Monique Canto-Sperber is Director of Research at the National Center for Scientific Research. She served for several years as Director of the Ecole Normale Supérieure and as President of Paris Sciences et Lettres. She is the author of several books, translated into several languages, on Greek philosophy, ethics and political philosophy. Among them are Le Dictionnaire d’Ethique et de Philosophie Morale (1996, 4th ed., 2004), Les Règles de la Liberté (2003), Naissance et Liberté (2008), La Morale du Monde (2010), L’Idée de Guerre Juste (2010) and Sans Foi Ni Loi (2015).
Freedom of speech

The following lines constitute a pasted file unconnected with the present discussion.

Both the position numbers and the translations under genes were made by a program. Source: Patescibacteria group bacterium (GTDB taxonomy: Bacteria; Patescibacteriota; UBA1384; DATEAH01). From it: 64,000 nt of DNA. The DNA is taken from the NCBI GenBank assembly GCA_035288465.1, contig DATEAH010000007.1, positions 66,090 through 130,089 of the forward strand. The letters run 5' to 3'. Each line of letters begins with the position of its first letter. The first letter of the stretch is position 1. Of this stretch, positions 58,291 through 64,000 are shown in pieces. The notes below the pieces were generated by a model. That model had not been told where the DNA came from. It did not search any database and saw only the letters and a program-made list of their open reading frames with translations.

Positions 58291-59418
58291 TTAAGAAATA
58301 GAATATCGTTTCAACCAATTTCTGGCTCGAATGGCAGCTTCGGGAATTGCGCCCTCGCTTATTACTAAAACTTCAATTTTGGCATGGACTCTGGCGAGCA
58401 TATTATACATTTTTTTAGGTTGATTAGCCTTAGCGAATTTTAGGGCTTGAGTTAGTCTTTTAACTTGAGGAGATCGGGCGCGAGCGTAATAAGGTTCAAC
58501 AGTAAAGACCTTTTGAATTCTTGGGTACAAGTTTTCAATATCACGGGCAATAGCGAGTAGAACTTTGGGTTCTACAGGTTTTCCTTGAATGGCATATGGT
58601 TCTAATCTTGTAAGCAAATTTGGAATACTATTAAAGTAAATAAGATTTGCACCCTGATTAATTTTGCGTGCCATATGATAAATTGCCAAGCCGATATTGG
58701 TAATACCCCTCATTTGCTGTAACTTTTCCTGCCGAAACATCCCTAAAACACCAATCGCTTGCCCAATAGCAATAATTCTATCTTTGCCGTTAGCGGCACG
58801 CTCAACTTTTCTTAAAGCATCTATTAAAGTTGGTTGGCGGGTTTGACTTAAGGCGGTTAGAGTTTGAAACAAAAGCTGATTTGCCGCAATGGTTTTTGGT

Freedom of speech lies at the heart of the liberal state. It requires that every citizen be entitled to freely express his or her opinions, however irrational, outrageous or immoral these opinions may be. The rationales of such fundamental freedom are many, but they all carry limitations which makes its defense plausible. For example, those who argue that freedom of speech conveys the respect due to the individual must acknowledge that it could be used in such a way as to exert a prejudice towards other people, therefore appropriate limitations are required. That is the common understanding of freedom of speech. Nevertheless, elements of contemporary culture, linked mainly to the formation of opinions and beliefs, seem to shed a different light on this value and the ways it could be defined. Can we go along with the traditional concept of freedom of speech which constitutes the liberal state? Or should we reconsider?
Time: 7 pm
Location: Cultural Services of the French Embassy / Ballroom